Saturday, July 10, 2010

Grant Writing with Authority (Cite Your Sources)

Have you ever been reading a narrative in which someone states something as fact and you wonder to yourself, “How do they know that?”

That is not a question that a grant writer wants the grant readers to be asking. It’s important to cite sources of data and research and do it using the proper format. Yes, readers care about the sources, and they care that the grant writer takes the time to properly record the source material for facts and resources that are presented.

There are different ways to cite different materials and sources so it’s valuable to have a resource for finding the proper format. I did a quick Google search in researching this post and I came up with a very nice table giving formats for everything from books to online sources. The article by Steve Volk of Oberlin College  provides a nice compilation of citation styles and there is even a link in the article to another online source.

Here are some good reasons why citing sources adds authority to grant writing:
  1. It helps the reader connect to the grant narrative, especially if they hold the source/research author in high esteem (so be sure to use the best sources).
  2. It helps the grant reader see that the program plan is based on research and not a pipe dream.
  3. It helps the reader understand that the design is based on the most current research.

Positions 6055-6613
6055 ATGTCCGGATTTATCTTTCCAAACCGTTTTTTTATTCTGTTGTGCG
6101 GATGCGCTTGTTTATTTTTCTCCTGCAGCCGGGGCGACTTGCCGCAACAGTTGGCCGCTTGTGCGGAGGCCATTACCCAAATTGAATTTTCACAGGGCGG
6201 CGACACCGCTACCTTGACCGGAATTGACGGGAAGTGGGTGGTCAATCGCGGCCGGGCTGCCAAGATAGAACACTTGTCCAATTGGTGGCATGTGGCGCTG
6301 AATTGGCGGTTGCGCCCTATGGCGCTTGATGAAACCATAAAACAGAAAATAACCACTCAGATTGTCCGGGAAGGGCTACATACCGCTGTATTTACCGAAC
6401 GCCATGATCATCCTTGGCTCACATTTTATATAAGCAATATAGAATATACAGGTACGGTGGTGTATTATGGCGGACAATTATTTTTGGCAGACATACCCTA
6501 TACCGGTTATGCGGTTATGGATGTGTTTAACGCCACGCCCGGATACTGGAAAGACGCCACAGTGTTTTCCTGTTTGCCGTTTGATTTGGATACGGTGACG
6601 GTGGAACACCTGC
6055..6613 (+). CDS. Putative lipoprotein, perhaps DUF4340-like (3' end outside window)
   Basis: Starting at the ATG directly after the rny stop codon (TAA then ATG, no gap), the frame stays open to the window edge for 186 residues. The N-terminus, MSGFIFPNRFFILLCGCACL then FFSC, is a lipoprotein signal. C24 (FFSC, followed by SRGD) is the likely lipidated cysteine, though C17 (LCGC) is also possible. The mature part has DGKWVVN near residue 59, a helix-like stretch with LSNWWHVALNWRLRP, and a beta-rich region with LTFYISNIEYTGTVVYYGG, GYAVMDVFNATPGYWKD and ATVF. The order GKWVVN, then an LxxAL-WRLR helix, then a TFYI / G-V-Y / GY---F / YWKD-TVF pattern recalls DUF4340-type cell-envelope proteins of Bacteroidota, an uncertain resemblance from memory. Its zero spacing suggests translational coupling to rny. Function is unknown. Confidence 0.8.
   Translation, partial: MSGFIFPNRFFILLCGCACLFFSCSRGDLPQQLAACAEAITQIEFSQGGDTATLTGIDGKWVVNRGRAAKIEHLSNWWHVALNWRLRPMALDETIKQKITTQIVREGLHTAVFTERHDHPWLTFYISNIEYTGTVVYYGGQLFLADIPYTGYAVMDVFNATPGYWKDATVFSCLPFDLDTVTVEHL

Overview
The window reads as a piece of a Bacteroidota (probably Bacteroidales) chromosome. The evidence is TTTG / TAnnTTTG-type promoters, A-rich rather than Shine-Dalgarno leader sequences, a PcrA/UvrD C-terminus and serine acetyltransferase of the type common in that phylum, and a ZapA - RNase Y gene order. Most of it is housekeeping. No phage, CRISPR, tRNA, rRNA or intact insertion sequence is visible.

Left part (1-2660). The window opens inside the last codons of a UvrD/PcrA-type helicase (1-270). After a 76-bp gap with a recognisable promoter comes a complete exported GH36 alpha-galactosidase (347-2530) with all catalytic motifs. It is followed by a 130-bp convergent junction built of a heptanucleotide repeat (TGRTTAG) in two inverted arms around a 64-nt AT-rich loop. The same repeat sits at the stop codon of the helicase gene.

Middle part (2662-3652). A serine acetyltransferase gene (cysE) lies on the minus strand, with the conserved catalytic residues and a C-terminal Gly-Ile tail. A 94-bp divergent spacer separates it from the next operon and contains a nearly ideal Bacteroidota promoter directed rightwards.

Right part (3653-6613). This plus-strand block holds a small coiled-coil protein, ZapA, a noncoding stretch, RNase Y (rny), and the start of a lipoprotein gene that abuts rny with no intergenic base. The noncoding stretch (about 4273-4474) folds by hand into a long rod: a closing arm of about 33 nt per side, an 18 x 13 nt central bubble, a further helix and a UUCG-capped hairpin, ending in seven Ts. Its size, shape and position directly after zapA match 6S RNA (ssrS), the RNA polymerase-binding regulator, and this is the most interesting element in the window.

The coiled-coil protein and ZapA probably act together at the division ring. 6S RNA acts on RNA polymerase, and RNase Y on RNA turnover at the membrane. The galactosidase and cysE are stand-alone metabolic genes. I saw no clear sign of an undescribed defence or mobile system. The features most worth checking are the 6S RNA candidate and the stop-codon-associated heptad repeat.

An effective grant is one that presents a believable plan to the reader even though the grant is for a new program that does not exist yet. This often means that the program is one that someone has implemented before and that is modified for a new location and unique circumstances. Telling the reader that the program is based on successful models that have been validated by research adds strength to the program design and builds confidence in its feasibility. Citing relevant sources and research is part of the glue that holds the program together in the minds of the readers and will raise the scores and the likelihood of an award.

By:  Derek Link, Non-profit Consultant and Expert Grant Writer
Need to see a successful grant sample to get a good idea of how to best present your proposal?  Check out

1 comment:

Rosey Ware said...

Your link does not go to the article and table you cited. It goes directly to the Oberlin College website. Can you please provide the correct link to the table you reference. Thanks

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